Microchip: Your Pet's Best Chance for Finding Home Again
Flickr User tbone_sandwich
As a 31-year-old female with a busy life in New York, living with parents has its benefits--delicious meals on the table when I return from work, extra cash for pooch pampering, and instant loving pet sitters. It also has its downside. When I wanted to get Indu microchipped, everyone decided to chime in.
“Where is she ever going to go anyway? She doesn’t even leave the yard with the gate wide open,” said my mom.
“But what if she runs after a squirrel or the postman and manages to lose her collar?” I countered. It is not too far-fetched, given that I had a scare before.
I still remember the summer evening I was walking home from the train. My brother was running towards me with an empty leash in his hand. “Indu ran away!!” he cried out, catching his breath. My ear-piercing screams shook the sidewalk. Indu was only six months at the time. She was the size of a rabbit, barely understanding commands. I shouted her name louder than a fire engine. She is my first and only pet and I felt like I let her down with my promise to care for her life. I prayed that she didn’t run into oncoming traffic.
Within a half hour of searching, I received a call from a neighbor who found Indu in his backyard and called me using the number on her tag.
I wonder what would have happened if she lost the collar. The day after this incident, a friend suggested that I get Indu equipped with a microchip.
Millions of dogs become lost every year, and sadly most of them never make it back home. Microchips have helped reunite more than 600,000 pets with their owners. Still, it wouldn’t be for another year and half before I got it for my furry baby. I was nervous for Indu, that she might feel pain, or that I had no right to insert a physical object in her skin, or that I’d never have the need for it (like my mom had suggested).
I asked my friend Dorri Olds about whether her dog is microchipped. “Buddy has a chip. It's so worth it, just in case. You've seen him, it's not like it got in the way of his happiness or anything.” Her words were encouraging, but I still needed convincing.
During a visit with Dr. Jiu Jia Wen at the Hampton veterinary hospital a few months ago, I inquired him about it. He highly recommended it, saying, “A lot of pets are found that way. In our practice, more than a dozen pets a year find home because of the chips.
But when the time came to actually get it done, I balked. I looked at the long hypodermic needle from which the chip is inserted and couldn’t imagine my pup being able to handle it. I told the front desk that I’d get it done the next time I visited.
The months that followed were filled with guilt, especially when I traveled. I couldn’t bear the thought of something happening to my buddy, and worse was the guilt I’d experience for not getting her chipped.
Microchip Health Problem Allegation
The more I researched, the more I felt comfortable with the idea. Then I learned about a lawsuit that was recently filed against the maker of the HomeAgain pet microchip company alleging that the chip induced a cancerous tumor in a cat.
During my next visit to the animal hospital, I inquired Dr. Wen about the allegations.
“I have been using the microchip for more than 15 years, and I have not seen any cancer case related to the chip yet,” he said reassuring me that Indu would be just fine.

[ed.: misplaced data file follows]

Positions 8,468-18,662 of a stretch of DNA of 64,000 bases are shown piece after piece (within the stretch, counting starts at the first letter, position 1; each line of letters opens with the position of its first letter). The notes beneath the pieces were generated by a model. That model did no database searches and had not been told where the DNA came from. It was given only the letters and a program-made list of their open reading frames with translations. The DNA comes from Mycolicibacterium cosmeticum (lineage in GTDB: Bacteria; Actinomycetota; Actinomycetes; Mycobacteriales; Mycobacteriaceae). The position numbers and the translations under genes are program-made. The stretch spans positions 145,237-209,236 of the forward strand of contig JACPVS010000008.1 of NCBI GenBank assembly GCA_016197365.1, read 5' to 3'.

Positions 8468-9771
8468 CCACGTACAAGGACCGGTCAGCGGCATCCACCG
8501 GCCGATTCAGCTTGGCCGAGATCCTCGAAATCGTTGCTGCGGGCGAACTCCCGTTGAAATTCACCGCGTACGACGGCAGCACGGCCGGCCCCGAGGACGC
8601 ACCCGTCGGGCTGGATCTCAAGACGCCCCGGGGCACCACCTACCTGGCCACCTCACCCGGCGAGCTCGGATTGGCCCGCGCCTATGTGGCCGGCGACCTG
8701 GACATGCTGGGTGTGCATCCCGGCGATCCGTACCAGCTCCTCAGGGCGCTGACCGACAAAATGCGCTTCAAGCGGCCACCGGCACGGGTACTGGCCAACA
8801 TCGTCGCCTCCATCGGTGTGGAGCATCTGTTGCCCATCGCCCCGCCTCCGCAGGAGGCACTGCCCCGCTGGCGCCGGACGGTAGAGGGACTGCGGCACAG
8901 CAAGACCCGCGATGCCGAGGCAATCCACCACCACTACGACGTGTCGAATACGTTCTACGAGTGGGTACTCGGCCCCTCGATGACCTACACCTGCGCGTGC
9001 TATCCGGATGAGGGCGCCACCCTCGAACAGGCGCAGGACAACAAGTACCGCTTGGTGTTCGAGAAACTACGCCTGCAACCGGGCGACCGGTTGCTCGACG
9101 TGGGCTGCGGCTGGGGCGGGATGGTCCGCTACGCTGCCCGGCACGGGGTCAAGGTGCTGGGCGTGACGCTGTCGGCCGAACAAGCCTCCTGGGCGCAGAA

As the vet technicians held my dog, I sat in front of her, staring into her sky blue eyes and prepared to comfort her. I was told to pat her forehead just as the moment the needle went into the skin between her shoulder blades. The rice grain sized electronic chip enclosed in a tiny glass cylinder was eased into her skin with the injection. I braced myself, fully expecting Indu to bark, or at the very least wince. She did neither. The chip was in her skin in less than three seconds. I was the one shocked. Indu acted as if a mosquito bit her. I was told that the area where it was placed might be sore for a day or so, akin to the soreness one would feel after getting an ear piercing.
Indu was her normal playful self when we got home. My folks jokingly teased her about what “mommy did to her”. But that night, as she cozied up to me on the couch, I knew I did the right thing. At least for my peace of mind.
Things You Should Know about Microchipping Your Pet
- Microchip is a permanent pet ID that will not wear out
- No anesthetic and no surgery is required, and the chip does not hurt your pet
- Avoid exercise for your pet for 24 hours after the implantation
- Microchip is activated by the radio waves put out by the scanner that is passed over the area. The chip transmits the ID number to the scanner, which displays it on the screen.
- Over 50,000 animal clinics and shelters across the country are equipped with scanners.
- Keep the ID number handy and your personal information up to date.
- If the hospital/shelter has not registered the ID in a national pet recovery database such as HomeAgain, please do so on your own.
- Average cost to have a microchip implanted is $45 (if you are adopting or getting the pet from a breeder, they will do it free of charge). There is an annual fee of $16.99 for your pet's HomeAgain membership.
- Trained professionals are ready to answer to any pet emergencies when you sign up with HomeAgain.
What do you think about microchipping your pet? Did you have anxieties or fears about doing it first? Did you ultimately decide to follow through? Share your thoughts in a comment.